Hey Bulldog: 9 things you didn’t know about this overlooked Beatles song

Hey Bulldog

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By now, you know that SiriusXM’s The Beatles Channel (Ch. 18) plays The Fab Four’s biggest hits 24 hours a day, 8 days a week. But the channel also gives equal time to The Fab Four’s lesser known tracks… From Yesterday to Now. This week, we spotlight Hey Bulldog, a hidden gem from the group’s Yellow Submarine album with nine facts you might not know!


1. The song evolved from an early 1968 demo by John Lennon titled She Can Talk to Me and was recorded for the Yellow Submarine animated film and soundtrack album, released in January 1969.

“It’s a good-sounding record that means nothing.” – John Lennon


2. Hey Bulldog was recorded on February 11, 1968 at Abbey Road Studios while The Beatles were being filmed for a promotional video for their new single, Lady Madonna. The two songs share a similar blues feel and were combined for an innovative mash-up on The Beatles’ Love album in 2006.


3. The Beatles recorded, completed and mixed Hey Bulldog during a 10-hour session. The basic rhythm track consisted of piano, drums, tambourine, lead guitar, and bass. By take 10, they had a version they were happy with, and so onto this were overdubbed more drums, fuzz bass, a guitar solo, double tracked lead vocals by John, and backing vocals from Paul. George ran his guitar through a fuzz box and turned up his amp extra loud to create a ferocious solo. The result is a biting, aggressive piece of music with a good deal of playfulness, especially toward the end.


4. The song’s original title was Hey Bullfrog. A few days before the group recorded the track, Paul played drums on a Paul Jones rocker called The Dog Presides, which featured barking sound effects. During The Beatles’ session, Paul and John ended up barking, woofing and howling as they ad-libbed over the song’s finale, and the title was subsequently changed to Hey Bulldog. 

“I remember ‘Hey Bulldog’ as being one of John’s songs and I helped him finish it off in the studio, but it’s mainly his vibe. There’s a little rap at the end between John and I. We went into a crazy little thing at the end.”

– Paul McCartney


5. When Yellow Submarine was originally released to theaters in 1968, the song was deleted from American prints of the film due to time constraints. The restoration of the Hey Bulldog sequence of the film did not occur until 1999, when the film was re-released along with a new soundtrack album, Yellow Submarine Songtrack.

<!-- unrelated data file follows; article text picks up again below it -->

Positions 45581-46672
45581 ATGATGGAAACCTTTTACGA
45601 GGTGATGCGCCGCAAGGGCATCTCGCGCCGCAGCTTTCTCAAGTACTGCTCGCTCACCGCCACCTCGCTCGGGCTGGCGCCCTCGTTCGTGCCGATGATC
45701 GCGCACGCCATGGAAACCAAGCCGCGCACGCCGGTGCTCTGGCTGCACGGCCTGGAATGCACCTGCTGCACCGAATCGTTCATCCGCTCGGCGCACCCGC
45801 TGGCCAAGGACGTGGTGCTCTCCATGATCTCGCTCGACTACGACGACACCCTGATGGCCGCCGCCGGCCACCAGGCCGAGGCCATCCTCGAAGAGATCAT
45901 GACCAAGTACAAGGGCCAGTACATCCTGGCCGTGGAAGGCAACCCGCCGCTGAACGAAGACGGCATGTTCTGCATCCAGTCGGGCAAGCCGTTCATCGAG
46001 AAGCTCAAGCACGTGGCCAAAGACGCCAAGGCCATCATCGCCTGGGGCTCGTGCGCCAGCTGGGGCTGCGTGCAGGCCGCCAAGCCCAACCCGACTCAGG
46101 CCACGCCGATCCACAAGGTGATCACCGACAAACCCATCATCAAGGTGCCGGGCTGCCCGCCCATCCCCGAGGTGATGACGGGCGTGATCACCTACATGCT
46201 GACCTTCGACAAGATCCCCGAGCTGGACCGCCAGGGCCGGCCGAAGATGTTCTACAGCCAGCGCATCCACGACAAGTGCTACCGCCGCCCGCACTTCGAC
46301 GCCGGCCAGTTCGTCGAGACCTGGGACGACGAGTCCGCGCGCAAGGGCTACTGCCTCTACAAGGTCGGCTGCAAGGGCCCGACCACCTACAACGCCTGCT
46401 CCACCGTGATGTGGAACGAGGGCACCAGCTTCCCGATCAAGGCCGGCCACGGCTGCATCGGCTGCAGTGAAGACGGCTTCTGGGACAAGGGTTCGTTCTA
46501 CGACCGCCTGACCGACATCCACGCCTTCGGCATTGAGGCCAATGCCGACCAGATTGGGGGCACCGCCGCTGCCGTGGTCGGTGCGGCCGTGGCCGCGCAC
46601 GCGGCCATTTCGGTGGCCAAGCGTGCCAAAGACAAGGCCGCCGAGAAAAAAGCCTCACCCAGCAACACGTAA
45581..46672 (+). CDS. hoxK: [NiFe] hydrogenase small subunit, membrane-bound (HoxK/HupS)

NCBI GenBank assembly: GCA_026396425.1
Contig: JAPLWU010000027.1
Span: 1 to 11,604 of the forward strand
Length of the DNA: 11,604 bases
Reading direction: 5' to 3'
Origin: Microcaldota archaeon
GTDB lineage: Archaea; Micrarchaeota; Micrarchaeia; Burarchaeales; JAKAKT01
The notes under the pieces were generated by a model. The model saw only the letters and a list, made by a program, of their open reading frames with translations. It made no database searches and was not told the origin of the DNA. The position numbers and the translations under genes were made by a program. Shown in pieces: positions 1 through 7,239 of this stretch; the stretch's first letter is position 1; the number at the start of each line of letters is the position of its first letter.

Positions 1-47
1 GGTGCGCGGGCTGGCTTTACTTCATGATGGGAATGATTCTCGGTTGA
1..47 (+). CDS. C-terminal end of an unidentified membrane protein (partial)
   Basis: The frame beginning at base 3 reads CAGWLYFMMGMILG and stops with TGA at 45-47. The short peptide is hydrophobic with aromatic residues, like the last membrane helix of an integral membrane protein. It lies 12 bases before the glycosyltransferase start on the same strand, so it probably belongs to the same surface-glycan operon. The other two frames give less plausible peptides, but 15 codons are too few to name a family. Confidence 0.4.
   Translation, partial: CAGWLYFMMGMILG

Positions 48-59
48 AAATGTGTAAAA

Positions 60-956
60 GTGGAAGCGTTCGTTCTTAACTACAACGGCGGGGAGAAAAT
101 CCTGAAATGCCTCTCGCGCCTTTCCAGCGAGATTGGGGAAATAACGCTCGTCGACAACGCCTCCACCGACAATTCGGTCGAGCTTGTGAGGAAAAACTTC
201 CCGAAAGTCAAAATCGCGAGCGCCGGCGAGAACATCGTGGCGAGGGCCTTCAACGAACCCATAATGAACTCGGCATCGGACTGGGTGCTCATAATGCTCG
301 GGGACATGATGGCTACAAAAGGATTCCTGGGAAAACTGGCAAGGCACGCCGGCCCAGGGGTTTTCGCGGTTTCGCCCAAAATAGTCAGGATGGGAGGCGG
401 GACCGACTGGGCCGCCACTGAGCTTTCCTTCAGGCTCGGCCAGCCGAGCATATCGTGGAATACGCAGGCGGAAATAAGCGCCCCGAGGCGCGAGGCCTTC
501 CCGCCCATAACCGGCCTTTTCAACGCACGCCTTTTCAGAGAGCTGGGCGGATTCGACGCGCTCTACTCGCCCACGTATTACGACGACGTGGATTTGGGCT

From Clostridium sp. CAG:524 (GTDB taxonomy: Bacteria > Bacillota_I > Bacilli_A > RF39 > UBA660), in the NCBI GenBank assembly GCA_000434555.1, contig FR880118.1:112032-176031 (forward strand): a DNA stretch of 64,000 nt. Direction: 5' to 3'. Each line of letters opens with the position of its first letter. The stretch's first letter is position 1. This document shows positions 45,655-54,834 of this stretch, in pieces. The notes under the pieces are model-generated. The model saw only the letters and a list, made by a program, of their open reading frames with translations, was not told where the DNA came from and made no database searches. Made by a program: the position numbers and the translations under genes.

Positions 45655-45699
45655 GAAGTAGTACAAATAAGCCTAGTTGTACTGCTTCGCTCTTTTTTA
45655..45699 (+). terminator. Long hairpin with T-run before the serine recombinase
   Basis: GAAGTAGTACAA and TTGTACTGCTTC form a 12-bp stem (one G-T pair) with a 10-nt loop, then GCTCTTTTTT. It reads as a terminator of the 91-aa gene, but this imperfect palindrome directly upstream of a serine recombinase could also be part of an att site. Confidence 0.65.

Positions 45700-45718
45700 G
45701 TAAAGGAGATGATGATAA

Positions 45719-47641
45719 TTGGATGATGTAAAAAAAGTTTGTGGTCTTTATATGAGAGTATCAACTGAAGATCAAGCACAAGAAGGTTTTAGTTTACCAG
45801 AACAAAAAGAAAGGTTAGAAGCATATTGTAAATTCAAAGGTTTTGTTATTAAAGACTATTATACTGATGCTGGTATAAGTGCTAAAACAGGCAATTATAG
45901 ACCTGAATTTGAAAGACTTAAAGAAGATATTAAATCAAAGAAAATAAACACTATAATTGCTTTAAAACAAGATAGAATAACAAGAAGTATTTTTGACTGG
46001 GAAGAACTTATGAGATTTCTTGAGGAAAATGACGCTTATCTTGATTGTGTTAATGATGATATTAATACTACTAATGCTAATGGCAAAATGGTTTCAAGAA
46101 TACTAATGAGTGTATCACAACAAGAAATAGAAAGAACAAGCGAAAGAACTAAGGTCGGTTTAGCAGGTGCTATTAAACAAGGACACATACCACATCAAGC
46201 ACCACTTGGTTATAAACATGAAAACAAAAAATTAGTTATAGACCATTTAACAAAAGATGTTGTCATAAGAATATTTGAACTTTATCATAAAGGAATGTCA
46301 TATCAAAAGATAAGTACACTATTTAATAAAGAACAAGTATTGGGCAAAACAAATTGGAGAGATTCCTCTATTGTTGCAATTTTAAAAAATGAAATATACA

6. When the Yellow Submarine film was re-released in 1999, the original footage that was used for the Lady Madonna promo film was synchronized with Hey Bulldog to create a new promo clip that faithfully showed The Beatles recording that song in the studio.

“When we were in the studio recording ‘Bulldog,’ apparently it was at a time when they needed some footage for something else, some other record, and a film crew came along and filmed us. Then they cut up the footage and used some of the shots for something else. But it was Neil Aspinall who found out that when you watched and listened to what the original thing was, we were recording ‘Bulldog.’ This was apparently the only time we were actually filmed recording something, so what Neil did was, he put it all back together again and put the ‘Bulldog’ soundtrack onto it, and there it was.”

– George Harrison


7. Beatles biographer Hunter Davies noted that John originally tried playing the sitar on the track, strumming it like a ukulele and singing the lyrics in a Lancashire accent.


8. Beatles engineer Geoff Emerick regarded Hey Bulldog as one of The Beatles’ final true group efforts, with equal contributions from all members in the studio.


9. Hey Bulldog has been covered by a wide variety of artists, including Alice CooperElvis Costello, Gomez, Cyndi LauperDave Matthews, The Roots, and Toad the Wet Sprocket. The song was also performed by Dave Grohl and Jeff Lynne on the TV special The Night That Changed America: A Grammy Salute to The Beatles, which aired on February 9, 2014, to mark the 50th anniversary of the band’s historic debut on The Ed Sullivan Show.


Discover more about Hey Bulldog and other overlooked Beatles songs on The Fab Fourum, the live weekly call-in roundtable show hosted by veteran broadcaster Dennis Elsas, TV producer and author Bill Flanagan, and Beatles expert Tom Frangione.  Airs Wednesday, July 26 at 9 pm ET on SiriusXM’s The Beatles Channel (Ch. 18).  Call 1-844-999-BEATLES, email fabfourum@siriusxm.com, or tweet @SiriusXM using the hashtag #FabFourum to join the conversation!

Sources: Rolling Stone and The Beatles Bible.

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